By AP Business Writer
updated 11/14/2005 2:05:06 PM ET 2005-11-14T19:05:06

Host Marriott Corp. will buy 38 hotels from Starwood Hotels and Resorts Worldwide Inc. for roughly $3.4 billion in a deal that Starwood hopes will free it to build its luxury brands and that boosts Host’s upscale and overseas hotel and resort holdings.

The deal announced Monday between the two lodging companies calls for Bethesda-based Host to give Starwood shareholders $2.33 billion of Host stock and pay $1.06 billion in cash. Host will also take on $700 million of debt as part of the deal.

Starwood, headquartered in White Plains, N.Y., owns and operates brand names including Sheraton, Westin, St. Regis and W hotels. The company is moving toward a model of operating its properties, rather than owning them, an approach adopted by competitors such as Marriott International Inc.

“This is a major step in Starwood’s evolution as a company to become more of a fee-based, brand centric company,” said William Crow, a lodging analyst with Raymond Jones & Associates.

Starwood shares rose $1.14, or 1.9 percent, to $60.40 in afternoon trading on the New York Stock Exchange. Host’s share’s fell 88 cents, or 5.1 percent, to $16.56 on the NYSE.

The sale to Host accounts for about 40 percent of the rooms Starwood owns, but Starwood will continue to manage most of the properties that Host is buying for the next 40 years. Host will pay Starwood management fees, an arrangement that is usually more profitable for lodging companies than owning their own hotels, Crow said.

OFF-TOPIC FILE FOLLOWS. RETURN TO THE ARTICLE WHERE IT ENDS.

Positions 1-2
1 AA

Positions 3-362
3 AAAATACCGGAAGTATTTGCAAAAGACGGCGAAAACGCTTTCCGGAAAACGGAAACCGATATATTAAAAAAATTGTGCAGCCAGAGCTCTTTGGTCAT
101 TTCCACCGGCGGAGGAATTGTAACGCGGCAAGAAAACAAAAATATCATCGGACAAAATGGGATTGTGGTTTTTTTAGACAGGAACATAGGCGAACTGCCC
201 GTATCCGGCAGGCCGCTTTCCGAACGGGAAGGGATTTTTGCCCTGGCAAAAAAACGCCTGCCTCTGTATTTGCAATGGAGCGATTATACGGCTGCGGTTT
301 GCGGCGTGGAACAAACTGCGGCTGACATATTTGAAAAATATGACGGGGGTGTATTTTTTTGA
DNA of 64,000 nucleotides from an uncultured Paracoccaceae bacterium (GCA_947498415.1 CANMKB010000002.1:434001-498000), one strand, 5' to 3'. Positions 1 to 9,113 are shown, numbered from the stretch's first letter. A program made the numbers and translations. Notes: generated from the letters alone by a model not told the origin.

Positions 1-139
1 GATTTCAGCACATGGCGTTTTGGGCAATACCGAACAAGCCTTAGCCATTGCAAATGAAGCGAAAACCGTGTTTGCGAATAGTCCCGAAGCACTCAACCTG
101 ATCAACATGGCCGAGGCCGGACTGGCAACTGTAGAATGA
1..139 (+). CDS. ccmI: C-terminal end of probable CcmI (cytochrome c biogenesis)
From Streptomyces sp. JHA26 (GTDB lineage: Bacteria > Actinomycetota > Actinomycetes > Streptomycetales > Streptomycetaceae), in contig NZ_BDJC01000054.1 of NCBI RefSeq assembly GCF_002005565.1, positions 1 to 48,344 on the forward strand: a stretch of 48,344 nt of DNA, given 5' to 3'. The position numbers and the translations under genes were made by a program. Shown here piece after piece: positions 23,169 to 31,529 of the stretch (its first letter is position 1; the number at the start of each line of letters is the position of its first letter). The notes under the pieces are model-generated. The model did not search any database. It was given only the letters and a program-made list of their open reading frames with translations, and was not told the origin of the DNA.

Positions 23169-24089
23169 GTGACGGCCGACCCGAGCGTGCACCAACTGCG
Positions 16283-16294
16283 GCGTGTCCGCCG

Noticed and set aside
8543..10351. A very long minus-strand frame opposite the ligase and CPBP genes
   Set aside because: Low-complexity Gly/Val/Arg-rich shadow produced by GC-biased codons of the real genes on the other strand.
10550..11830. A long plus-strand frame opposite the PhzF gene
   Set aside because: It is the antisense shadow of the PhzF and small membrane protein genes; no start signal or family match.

Company CEO Steven J. Heyer said shedding the real estate would allow Starwood to focus on selling its brands to customers that include younger guests and people seeking upscale amenities. Westin, for example, offers its plush “Heavenly Bed”, which has fine sheets and bedding that has been copied by other hotel companies.

The sale accelerates “Starwood’s transition from a real estate company with some hotel brands to a consumer lifestyle company with a branded hotel portfolio at its core,” Heyer said in a statement.

For Host, a real estate investment trust that split off from Marriott in the 1990s, the purchase makes it the largest lodging company in the country and the sixth-largest public REIT with an enterprise value of about $16 billion.

“It was already the 100 pound gorilla in the space, now it is the 1,000 pound gorilla,” Crow said of Host’s growth.

It also broadens the brand names Host owns. Currently, 70 percent of Host’s properties are Marriott brands. After the deal closes, which is expected in the first quarter of 2006, Marriott properties will represent only about 50 percent of Host’s holdings. It will also give the company a total of 145 upscale and luxury hotels under 17 brands and in nine countries.

As a result of the greater diversity of brands, the company will change its name, dropping the “Marriott” to become Host Hotels and Resorts.

“We will have a little different look,” said Christopher J. Nassetta, Host’s CEO.

The 38 hotels encompass about 19,000 rooms in the United States and abroad. It includes Starwood properties in New York City, California, Canada, the United Kingdom and Chile. Two resorts in Fiji are also included.

Host expects the newly acquired hotels to generate between $355 million to $365 million in pretax earnings in 2006. On a funds from operations basis, the Starwood properties would generate $1.56 to $1.64 per share for Host.

Starwood’s shareholders stand to get $11.18 for each share of class B stock they own. The company itself will get $941 million in cash. Starwood predicts that after the deal, 2006 earnings per share will be $2.14 a share.

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